The answer is I think, in a synthesis. Religion is physically something, it is a property of the human consciousness. It is metaphysically something, it binds humans towards purposes beyond the individual. It is mystically something, it is a glimpse inwards yet everywhere. I think we will be able to make that synthesis once there is some ground broken on the physical side, because what I mentioned above is my personal view.

I disagree that people consume religions as described, at least in general. That is the behaviour of the religion-less who want religion (or some of it at least). They flit between beliefs as if they are shelf product. But people who are actually religious are not like this at all, hell, if they were like that they would probably be irreligious by definition.

Re: How religion works, or doesn't.
November 16, 2013, 12:33:50 AM
Create moral values, from a outside vision.

Re: How religion works, or doesn't.
November 16, 2013, 01:13:57 AM
Create moral values, from a outside vision.


That's a bit ambiguous. Outside of what? One's own idea of morality?
Certainly religion - among other things - supplies a validity to the morals it encourages.
Some people claim that religion is nothing to do with an individual having morals, but experience shows that this is probably not the case. At least, not for most.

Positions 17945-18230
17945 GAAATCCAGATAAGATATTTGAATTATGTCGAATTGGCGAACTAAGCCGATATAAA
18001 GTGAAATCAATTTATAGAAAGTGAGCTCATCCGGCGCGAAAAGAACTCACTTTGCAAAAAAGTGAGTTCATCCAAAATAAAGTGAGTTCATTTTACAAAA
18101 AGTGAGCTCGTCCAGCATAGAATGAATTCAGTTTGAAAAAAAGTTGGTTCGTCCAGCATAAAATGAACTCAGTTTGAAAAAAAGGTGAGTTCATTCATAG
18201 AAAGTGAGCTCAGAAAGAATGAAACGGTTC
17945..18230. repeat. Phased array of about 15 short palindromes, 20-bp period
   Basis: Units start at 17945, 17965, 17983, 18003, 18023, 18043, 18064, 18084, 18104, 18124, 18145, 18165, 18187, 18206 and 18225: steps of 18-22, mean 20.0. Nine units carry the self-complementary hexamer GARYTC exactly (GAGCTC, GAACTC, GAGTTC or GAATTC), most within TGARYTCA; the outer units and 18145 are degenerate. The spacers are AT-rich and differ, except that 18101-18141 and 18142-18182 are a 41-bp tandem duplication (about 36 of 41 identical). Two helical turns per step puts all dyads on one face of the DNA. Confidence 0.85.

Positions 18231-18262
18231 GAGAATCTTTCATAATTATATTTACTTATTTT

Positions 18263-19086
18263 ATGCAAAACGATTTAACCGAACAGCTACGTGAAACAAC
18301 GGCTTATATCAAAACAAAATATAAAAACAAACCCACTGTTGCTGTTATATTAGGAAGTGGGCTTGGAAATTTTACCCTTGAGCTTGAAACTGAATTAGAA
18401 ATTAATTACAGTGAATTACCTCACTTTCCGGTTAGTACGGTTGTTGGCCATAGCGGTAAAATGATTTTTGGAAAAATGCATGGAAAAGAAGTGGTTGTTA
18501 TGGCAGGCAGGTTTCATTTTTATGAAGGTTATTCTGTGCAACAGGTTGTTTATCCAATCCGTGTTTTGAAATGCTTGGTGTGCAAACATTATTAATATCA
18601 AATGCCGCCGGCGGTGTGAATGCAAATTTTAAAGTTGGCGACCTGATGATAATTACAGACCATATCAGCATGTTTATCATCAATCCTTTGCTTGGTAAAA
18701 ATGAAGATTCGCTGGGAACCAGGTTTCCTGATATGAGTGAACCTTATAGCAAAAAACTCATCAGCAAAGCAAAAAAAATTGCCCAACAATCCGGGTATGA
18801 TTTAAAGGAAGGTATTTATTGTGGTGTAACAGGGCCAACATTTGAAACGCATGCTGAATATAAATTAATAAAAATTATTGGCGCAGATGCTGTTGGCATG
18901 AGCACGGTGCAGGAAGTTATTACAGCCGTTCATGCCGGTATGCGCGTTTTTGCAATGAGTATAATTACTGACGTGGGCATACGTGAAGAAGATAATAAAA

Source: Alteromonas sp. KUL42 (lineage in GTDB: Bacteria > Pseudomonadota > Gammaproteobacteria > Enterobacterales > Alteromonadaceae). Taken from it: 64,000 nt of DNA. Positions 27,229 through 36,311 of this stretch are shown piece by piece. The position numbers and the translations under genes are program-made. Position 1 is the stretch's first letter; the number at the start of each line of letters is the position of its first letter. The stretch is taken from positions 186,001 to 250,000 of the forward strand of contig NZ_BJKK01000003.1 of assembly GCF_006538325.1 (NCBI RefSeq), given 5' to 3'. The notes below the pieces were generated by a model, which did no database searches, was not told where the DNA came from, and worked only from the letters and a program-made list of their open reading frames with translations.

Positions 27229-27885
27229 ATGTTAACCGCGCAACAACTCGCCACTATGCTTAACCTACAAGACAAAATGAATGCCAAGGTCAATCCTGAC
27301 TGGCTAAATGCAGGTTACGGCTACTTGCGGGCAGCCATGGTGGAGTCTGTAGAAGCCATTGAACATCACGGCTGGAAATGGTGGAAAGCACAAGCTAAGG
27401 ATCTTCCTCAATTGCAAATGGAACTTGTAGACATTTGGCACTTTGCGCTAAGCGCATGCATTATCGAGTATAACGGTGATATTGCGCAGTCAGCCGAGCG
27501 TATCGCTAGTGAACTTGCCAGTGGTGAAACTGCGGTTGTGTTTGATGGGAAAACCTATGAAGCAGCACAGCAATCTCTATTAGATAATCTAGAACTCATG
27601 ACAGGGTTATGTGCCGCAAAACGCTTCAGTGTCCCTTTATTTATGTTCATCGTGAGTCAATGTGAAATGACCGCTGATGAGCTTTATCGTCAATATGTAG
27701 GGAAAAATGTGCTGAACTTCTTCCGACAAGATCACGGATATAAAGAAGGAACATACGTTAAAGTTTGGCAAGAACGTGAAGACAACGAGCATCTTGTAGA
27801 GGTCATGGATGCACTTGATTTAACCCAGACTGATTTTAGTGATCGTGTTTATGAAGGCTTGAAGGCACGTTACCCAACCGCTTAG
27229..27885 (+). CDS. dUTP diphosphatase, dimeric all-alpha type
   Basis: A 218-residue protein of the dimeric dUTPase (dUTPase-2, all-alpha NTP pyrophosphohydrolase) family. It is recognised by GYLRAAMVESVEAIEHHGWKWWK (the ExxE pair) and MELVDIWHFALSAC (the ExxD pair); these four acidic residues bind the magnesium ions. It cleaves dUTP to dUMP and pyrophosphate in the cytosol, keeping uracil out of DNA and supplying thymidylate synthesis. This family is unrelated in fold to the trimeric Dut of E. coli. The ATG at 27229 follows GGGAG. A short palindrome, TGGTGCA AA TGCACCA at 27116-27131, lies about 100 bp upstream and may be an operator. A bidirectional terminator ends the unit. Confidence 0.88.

Re: How religion works, or doesn't.
November 16, 2013, 03:10:09 AM
Without a belief in God, morality becomes meaningless.

Re: How religion works, or doesn't.
November 16, 2013, 03:36:59 AM
Good point.
I was referring to religion as one's personal involvement with the Divine, as opposed to a bunch of people all chanting the same thing. I could have been clearer.
One size rarely fits all, and even if it does, it doesn't fit all at the same time.

I bought a foam-filled wheelbarrow tire recently, guaranteed to fit any wheelbarrow.
Of course, 'fit' is a relative term. The wheel now wobbles loosely upon its axle, and I imagine 'one size fits all' really means 'one size fits none', at least not very well.

I would refer to what you describe as a spiritual experience, not to play semantics, but to distinguish between group and individual participation. My only true experience with the divine was entirely unprovoked, unsought. It simply happened. No chanting and no ritual. It was only after that experience that I began to see the value in the group experience we can call religion.

Re: How religion works, or doesn't.
November 16, 2013, 03:41:53 AM
Well, I had you figured for someone who had known some sort of profound spiritual experience.


Re: How religion works, or doesn't.
November 16, 2013, 04:02:52 AM